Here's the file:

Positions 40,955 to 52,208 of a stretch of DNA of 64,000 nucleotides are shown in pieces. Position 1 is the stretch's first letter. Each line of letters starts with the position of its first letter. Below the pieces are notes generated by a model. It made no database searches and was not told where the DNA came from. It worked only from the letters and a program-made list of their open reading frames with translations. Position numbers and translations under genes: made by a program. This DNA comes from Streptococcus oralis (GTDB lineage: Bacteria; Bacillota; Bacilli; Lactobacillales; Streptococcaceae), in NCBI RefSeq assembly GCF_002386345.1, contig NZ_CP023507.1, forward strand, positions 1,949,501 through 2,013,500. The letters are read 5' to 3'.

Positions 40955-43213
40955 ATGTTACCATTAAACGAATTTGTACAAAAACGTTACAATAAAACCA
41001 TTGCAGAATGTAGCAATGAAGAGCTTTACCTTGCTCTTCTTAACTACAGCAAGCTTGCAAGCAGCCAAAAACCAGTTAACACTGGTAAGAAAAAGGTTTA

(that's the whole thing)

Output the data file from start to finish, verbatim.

Positions 40,955 to 52,208 of a stretch of DNA of 64,000 nucleotides are shown in pieces. Position 1 is the stretch's first letter. Each line of letters starts with the position of its first letter. Below the pieces are notes generated by a model. It made no database searches and was not told where the DNA came from. It worked only from the letters and a program-made list of their open reading frames with translations. Position numbers and translations under genes: made by a program. This DNA comes from Streptococcus oralis (GTDB lineage: Bacteria; Bacillota; Bacilli; Lactobacillales; Streptococcaceae), in NCBI RefSeq assembly GCF_002386345.1, contig NZ_CP023507.1, forward strand, positions 1,949,501 through 2,013,500. The letters are read 5' to 3'.

Positions 40955-43213
40955 ATGTTACCATTAAACGAATTTGTACAAAAACGTTACAATAAAACCA
41001 TTGCAGAATGTAGCAATGAAGAGCTTTACCTTGCTCTTCTTAACTACAGCAAGCTTGCAAGCAGCCAAAAACCAGTTAACACTGGTAAGAAAAAGGTTTA